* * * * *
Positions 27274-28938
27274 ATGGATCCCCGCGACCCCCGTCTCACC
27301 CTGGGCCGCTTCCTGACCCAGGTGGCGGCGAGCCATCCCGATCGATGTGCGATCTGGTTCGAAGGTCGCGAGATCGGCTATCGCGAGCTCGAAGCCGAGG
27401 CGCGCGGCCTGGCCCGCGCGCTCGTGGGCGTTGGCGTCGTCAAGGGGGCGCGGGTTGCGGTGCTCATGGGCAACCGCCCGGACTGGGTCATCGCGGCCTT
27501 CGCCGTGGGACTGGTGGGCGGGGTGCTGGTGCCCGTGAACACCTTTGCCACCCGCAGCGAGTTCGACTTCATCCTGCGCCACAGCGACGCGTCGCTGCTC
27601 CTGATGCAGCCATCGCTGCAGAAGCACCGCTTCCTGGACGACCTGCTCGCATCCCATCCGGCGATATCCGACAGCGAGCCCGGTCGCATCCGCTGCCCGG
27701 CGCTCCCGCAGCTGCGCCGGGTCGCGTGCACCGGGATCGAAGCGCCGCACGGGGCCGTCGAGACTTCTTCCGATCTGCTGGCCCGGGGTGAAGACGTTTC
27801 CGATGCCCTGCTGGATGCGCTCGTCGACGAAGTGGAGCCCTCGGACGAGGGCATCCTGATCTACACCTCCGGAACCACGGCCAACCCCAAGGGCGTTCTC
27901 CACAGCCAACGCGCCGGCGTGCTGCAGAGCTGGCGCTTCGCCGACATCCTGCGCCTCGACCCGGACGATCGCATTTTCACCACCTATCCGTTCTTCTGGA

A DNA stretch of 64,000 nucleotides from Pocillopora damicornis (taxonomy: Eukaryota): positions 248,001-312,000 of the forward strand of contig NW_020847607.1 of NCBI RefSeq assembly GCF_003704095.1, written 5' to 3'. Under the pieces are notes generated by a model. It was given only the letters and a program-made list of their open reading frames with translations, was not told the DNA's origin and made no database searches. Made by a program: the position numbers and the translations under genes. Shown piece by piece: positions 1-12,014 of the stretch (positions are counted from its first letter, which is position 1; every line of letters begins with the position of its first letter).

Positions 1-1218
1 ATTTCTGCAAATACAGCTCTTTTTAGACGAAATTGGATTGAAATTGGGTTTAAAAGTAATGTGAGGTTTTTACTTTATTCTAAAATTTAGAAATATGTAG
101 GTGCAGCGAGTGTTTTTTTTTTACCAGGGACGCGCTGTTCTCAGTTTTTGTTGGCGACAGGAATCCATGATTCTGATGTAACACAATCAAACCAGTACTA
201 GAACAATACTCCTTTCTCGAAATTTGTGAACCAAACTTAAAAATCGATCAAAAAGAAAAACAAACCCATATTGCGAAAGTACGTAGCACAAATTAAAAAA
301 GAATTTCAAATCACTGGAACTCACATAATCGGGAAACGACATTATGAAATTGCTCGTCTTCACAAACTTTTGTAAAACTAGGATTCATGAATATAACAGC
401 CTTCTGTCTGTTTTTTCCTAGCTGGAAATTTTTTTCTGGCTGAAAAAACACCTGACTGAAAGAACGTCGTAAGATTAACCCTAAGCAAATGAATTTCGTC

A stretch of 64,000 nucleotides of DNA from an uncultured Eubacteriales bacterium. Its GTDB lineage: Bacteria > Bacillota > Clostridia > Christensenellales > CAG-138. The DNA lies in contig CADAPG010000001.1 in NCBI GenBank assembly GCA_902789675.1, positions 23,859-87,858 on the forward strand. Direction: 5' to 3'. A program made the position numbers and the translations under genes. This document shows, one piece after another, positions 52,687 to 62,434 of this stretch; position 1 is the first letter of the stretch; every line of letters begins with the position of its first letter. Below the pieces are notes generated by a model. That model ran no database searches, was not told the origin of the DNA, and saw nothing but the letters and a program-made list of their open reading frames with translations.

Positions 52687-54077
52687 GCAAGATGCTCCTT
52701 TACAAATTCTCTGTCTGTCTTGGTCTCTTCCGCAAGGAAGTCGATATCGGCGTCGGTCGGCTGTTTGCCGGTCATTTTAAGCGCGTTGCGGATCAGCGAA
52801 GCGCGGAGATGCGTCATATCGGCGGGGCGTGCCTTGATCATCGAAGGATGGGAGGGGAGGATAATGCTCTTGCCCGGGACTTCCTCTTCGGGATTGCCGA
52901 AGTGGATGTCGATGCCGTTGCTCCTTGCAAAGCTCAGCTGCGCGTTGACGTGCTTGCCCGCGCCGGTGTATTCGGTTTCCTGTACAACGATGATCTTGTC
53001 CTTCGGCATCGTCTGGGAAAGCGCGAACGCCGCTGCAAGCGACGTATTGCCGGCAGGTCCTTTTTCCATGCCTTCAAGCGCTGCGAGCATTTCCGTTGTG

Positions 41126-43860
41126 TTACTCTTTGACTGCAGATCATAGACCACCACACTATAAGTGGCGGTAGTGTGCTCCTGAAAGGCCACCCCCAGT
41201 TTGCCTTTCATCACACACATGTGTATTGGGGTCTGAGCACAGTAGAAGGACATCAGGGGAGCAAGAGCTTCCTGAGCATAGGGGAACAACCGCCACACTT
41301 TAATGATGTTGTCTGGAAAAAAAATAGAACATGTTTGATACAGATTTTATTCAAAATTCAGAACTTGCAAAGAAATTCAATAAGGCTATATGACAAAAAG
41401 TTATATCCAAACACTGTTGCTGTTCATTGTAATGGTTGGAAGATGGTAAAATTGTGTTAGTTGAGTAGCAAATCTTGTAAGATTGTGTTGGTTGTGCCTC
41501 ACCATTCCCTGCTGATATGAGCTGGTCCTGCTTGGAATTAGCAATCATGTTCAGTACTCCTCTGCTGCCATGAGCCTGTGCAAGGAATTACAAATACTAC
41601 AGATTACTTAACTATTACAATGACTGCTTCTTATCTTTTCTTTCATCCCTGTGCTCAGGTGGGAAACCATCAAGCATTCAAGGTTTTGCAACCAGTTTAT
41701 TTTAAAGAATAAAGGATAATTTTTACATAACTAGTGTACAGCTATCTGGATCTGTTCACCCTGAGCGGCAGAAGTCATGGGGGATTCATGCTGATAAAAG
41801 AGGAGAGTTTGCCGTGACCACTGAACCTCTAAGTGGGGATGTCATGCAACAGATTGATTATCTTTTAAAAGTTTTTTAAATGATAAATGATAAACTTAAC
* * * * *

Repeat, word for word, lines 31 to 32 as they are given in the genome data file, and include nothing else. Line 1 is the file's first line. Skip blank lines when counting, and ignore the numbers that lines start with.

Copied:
41701 TTTAAAGAATAAAGGATAATTTTTACATAACTAGTGTACAGCTATCTGGATCTGTTCACCCTGAGCGGCAGAAGTCATGGGGGATTCATGCTGATAAAAG
41801 AGGAGAGTTTGCCGTGACCACTGAACCTCTAAGTGGGGATGTCATGCAACAGATTGATTATCTTTTAAAAGTTTTTTAAATGATAAATGATAAACTTAAC